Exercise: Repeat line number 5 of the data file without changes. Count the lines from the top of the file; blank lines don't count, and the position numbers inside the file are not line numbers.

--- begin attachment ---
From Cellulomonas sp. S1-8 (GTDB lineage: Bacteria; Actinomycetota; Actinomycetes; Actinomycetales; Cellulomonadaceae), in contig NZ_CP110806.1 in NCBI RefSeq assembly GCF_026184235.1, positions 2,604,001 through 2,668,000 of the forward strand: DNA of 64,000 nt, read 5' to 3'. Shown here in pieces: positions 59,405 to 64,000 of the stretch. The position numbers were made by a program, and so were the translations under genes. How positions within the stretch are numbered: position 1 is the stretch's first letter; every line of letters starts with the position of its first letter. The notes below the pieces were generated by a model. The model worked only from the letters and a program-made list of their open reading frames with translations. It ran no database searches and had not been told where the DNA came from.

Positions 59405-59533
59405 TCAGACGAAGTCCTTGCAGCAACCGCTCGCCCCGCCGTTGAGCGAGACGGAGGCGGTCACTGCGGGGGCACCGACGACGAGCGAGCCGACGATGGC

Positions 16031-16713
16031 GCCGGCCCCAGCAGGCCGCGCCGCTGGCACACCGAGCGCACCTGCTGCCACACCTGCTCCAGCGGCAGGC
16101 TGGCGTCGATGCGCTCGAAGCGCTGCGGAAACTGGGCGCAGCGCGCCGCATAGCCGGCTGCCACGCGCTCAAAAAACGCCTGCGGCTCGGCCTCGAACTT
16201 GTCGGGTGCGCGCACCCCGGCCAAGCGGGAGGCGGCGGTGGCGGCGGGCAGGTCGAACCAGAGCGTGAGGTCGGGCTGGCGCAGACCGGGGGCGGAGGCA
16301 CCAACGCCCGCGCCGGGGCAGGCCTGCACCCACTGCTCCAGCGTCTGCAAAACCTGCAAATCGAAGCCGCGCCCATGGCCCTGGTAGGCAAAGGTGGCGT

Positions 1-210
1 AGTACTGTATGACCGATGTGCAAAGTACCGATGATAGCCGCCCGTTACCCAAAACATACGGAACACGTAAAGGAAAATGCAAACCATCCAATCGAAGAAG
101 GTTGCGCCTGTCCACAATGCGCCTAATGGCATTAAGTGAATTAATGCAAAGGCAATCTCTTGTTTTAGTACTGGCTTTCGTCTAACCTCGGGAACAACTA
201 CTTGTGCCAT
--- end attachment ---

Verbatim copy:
16031 GCCGGCCCCAGCAGGCCGCGCCGCTGGCACACCGAGCGCACCTGCTGCCACACCTGCTCCAGCGGCAGGC